The Advancement of Science: Science without Legend, Objectivity without Illusions

By Philip Kitcher | Go to book overview

2
Darwin's Achievement

1. A Triumph for Heresy

Between 1844, when Charles Darwin first confessed to Joseph Hooker his unorthodox ideas on "the species question," and 1871, when Thomas Henry Huxley was prepared to declare that "in a dozen years the 'Origin of Species' has worked as complete a revolution in Biological Science as the 'Principia' did in Astronomy," biology underwent the most important transformation in its history.1The Origin has continued to dominate the biological sciences, and, as we look back over the hundred and thirty years since its publication, the initial impression is of a steady, cumulative building on Darwin's original achievement. Scrutinizing the initial phase of the Darwinian revolution and its aftermath offers us the opportunity to examine in a concrete context some of the ideas about progress and rationality that are at the heart of Legend.

Legend might view Darwin as combatting superstition, achieving a surprising victory because of his ability to marshall the evidence. But part of the secret of Darwin's quick success surely lay in his political skill. We should not be beguiled by the picture of the unworldly invalid of Down, whose quiet walks in his beloved garden were the occasion only for lofty musings on points of natural philosophy. Darwin's study was the headquarters of a brilliant campaign (which he sometimes saw in explicitly military terms),2 directed with energy and insight. His letters are beautifully designed to make each of his eminent correspondents -- Hooker and Huxley, Charles Lyell, Alfred Russell Wallace, and Asa Gray -- feel that he is the crucial lieutenant, the man on whose talents and dedication the cause depends.3 Morale is kept up and the troops are deployed with skill.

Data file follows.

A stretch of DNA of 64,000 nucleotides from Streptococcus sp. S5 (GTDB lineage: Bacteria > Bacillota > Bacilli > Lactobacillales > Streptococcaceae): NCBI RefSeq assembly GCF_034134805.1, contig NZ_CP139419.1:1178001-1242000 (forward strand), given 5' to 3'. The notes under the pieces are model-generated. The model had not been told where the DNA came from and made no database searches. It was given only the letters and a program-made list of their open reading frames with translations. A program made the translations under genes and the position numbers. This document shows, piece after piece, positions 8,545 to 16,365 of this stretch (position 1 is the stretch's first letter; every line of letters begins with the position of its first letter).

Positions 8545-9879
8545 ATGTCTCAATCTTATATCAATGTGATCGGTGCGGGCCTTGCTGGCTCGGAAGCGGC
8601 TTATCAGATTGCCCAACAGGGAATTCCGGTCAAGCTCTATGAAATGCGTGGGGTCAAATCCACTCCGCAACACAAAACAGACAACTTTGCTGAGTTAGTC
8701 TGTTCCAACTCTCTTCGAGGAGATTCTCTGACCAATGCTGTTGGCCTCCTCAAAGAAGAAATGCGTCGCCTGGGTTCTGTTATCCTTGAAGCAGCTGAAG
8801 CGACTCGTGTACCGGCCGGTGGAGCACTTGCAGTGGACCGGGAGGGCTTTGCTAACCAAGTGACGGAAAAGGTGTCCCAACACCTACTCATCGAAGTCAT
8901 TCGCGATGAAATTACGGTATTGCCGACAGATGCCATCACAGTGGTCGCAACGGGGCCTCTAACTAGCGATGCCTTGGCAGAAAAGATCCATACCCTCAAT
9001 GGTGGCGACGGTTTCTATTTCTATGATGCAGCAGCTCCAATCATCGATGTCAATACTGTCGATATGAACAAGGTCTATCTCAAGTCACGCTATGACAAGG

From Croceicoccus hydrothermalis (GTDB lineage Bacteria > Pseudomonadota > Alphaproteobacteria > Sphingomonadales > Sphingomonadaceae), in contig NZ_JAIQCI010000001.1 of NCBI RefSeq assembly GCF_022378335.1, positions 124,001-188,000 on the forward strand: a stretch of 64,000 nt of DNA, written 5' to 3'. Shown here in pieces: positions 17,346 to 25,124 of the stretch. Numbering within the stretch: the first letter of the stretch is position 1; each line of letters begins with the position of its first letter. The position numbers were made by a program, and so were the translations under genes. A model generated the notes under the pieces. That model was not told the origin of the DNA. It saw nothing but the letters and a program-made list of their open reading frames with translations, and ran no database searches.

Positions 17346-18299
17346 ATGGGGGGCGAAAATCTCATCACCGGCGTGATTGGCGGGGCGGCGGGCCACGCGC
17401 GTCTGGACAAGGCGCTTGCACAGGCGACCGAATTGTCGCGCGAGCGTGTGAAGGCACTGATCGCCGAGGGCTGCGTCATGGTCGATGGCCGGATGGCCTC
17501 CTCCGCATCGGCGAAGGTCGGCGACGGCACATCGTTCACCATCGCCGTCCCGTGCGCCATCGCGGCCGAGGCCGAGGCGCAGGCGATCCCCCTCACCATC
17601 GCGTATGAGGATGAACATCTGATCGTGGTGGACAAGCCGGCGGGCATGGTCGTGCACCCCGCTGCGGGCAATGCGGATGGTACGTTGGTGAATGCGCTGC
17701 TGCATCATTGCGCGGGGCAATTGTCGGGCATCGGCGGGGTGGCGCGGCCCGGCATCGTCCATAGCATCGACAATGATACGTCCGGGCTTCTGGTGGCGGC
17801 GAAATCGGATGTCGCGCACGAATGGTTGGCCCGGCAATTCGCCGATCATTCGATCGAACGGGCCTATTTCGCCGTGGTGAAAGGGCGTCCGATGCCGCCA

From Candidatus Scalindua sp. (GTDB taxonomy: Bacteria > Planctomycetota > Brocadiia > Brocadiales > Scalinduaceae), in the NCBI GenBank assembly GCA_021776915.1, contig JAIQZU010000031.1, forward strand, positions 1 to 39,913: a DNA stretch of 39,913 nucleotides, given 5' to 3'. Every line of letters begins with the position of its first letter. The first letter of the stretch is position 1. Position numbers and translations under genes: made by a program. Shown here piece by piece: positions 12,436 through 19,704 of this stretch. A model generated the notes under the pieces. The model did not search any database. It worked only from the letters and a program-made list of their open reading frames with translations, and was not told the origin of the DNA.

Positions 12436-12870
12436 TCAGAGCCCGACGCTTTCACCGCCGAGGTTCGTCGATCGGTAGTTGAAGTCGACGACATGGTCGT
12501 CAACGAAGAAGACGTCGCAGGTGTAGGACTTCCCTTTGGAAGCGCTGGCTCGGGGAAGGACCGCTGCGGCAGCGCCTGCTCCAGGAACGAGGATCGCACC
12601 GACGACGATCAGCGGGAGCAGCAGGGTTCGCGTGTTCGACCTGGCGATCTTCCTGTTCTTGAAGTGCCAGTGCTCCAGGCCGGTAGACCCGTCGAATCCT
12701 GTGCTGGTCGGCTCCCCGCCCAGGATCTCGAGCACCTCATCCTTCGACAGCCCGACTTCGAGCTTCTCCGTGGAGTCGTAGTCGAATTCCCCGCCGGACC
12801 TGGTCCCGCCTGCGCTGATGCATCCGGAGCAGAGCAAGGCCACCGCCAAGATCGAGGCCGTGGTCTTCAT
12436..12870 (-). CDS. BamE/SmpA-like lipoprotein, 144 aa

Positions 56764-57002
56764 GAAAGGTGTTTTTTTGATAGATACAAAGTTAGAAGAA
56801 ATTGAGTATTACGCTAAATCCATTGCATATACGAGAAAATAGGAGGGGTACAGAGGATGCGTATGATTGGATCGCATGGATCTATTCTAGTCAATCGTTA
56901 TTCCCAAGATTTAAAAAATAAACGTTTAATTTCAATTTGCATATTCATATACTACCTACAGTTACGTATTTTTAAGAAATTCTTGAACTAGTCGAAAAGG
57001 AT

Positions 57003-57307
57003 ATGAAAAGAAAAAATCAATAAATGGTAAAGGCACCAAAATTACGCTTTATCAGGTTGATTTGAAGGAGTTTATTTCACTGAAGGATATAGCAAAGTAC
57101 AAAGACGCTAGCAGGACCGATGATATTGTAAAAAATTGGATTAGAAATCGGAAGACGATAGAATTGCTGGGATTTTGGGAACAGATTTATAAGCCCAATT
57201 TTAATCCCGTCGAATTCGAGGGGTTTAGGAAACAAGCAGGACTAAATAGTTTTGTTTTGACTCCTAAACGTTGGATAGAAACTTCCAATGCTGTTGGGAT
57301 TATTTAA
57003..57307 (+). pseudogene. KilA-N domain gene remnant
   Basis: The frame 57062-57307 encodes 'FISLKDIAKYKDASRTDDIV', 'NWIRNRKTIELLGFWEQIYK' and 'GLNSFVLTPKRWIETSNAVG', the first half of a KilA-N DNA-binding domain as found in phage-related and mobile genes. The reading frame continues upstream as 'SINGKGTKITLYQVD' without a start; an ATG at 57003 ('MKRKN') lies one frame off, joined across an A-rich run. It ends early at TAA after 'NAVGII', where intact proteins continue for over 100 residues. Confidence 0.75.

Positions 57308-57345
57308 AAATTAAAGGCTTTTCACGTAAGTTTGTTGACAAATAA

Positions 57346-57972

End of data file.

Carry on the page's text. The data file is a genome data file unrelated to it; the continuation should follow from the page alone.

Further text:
____________________
1
( Huxley 1896120). The passage is quoted in ( F. Darwin 1888 III132). Three years before it was written (i.e., in 1868), Darwin was prepared to talk of "the almost universal belief in the evolution (somehow) of species" ( F. Darwin 1903 1304). For Darwin's initial confession to Hooker, see ( F. Darwin 1888 II23).
2
See, for example, ( F. Darwin 1903 1304). Michael Ghiselin has provided a concise analysis of Darwin's tactics. See his ( 1969) especially chapter 6.
3
See ( F. Darwin 1888 II165, 216 ff., 232, 273, 302-303, 308, 330; III11). Two of these passages provide an interesting comparison. In November 1859, Darwin wrote to Huxley that, in advance, he had "fixed in [his] mind three judges on whose decision [he] determined mentally to abide" ( F. Darwin 1888 II232). By early 1860, the trio had expanded

-11-

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The Advancement of Science: Science without Legend, Objectivity without Illusions
Table of contents

Table of contents

  • Title Page iii
  • Preface vii
  • Contents *
  • 1 - Legend's Legacy 3
  • 2 - Darwin's Achievement 11
  • 3 - The Microstructure of Scientific Change 58
  • 4 - Varieties of Progress 90
  • 5 - Realism and Scientific Progress 127
  • 6 - Dissolving Rationality 178
  • 7 - The Experimental Philosophy 219
  • 8 - The Organization of Cognitive Labor 303
  • Envoi 390
  • Bibliography 392
  • Index 407
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